Abrasive wear can greatly impact the performance of engines and machinery. This kind of wear can be caused by excessive roughness on either of the contacting surfaces. However, just looking at roughness may not give you the complete story.
When we define roughness, we typically exclude longer spatial wavelength structures that may also advance wear. As an example, we stitched a measurement around the circumference of one of the lobes of this camshaft, using our NP Flex optical profiler (Bruker):
Here is the unfiltered measurement of the lobe surface:
You can see in this measurement both the short spatial wavelength roughness and longer “waviness” undulations. If we want to look at the roughness, and roughness parameters such as Ra (average roughness), we might apply a 0.8mm long cutoff filter. And, in fact, that would give us a nice, consistent roughness surface:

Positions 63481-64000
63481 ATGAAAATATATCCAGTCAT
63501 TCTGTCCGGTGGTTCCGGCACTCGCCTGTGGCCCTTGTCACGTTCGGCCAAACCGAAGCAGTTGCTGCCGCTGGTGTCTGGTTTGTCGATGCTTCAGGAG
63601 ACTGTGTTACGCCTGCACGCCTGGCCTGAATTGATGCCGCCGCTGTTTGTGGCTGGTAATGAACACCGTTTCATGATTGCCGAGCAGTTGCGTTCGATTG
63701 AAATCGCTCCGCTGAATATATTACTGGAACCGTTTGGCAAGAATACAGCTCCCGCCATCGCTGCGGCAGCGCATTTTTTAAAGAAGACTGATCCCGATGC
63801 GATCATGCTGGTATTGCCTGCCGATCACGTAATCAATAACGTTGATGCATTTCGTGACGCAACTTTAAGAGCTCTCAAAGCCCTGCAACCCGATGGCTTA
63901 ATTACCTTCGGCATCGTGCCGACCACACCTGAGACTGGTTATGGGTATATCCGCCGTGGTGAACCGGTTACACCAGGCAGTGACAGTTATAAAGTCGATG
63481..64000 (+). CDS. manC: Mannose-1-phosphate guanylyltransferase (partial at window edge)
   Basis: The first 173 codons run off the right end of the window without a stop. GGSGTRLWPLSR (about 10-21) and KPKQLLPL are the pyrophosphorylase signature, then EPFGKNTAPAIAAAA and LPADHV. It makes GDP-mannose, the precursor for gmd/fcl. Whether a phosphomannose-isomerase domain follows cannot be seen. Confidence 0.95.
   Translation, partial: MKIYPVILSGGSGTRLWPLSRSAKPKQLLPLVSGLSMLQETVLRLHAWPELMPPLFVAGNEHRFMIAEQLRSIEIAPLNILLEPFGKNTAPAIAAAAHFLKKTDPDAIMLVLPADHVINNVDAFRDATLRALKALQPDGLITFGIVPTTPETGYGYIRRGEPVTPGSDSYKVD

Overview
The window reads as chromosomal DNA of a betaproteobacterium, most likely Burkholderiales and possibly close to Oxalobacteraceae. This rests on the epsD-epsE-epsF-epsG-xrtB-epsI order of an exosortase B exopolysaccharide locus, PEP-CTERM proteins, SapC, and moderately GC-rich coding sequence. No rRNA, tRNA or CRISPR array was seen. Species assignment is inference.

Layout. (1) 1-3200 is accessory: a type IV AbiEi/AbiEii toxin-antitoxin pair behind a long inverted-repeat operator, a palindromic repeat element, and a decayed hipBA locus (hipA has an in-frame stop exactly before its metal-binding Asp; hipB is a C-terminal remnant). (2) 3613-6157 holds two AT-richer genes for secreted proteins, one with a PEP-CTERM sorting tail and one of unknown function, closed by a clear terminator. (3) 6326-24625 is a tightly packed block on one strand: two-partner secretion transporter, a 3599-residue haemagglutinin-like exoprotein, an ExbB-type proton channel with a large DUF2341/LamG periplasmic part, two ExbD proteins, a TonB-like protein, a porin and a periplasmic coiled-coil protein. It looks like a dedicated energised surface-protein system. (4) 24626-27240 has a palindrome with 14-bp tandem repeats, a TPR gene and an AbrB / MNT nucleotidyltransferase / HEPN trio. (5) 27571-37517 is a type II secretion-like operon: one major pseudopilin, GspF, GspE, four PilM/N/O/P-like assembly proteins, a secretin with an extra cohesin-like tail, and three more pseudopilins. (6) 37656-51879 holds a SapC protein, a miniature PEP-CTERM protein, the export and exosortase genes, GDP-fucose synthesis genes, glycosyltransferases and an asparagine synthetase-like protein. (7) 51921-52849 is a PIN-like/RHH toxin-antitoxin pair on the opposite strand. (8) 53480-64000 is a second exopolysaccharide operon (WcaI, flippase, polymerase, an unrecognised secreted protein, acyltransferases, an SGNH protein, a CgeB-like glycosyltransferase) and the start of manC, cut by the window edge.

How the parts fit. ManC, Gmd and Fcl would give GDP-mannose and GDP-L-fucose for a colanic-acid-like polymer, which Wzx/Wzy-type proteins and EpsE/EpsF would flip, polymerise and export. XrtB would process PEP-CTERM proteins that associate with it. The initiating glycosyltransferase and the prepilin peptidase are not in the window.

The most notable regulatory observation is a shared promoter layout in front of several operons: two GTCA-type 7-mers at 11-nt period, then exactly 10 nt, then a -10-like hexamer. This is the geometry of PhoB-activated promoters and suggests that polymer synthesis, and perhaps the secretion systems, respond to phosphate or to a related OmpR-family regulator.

Everything looks good, right? But in getting to that seemingly smooth surface, we’ve filtered out the longer spatial wavelength features. Here’s what has been removed:
In rotational engine components, that waviness ( in this case, with approx. 2mm spacings) can lead to vibration and chatter that may greatly accelerate wear. If you’re only monitoring the roughness (the shorter spatial wavelengths), structures on this spatial wavelength scale will go completely unnoticed, and uncontrolled—and that can lead to a host of quality and warranty concerns.
You can learn more about roughness, waviness, and filtering on our website, and in our upcoming Surface Roughness, Texture, and Tribology class
You can read more about it in this recent article, “Waviness Affects Friction and Abrasive Wear” (Li, Garabedian, Schneider, Greiner).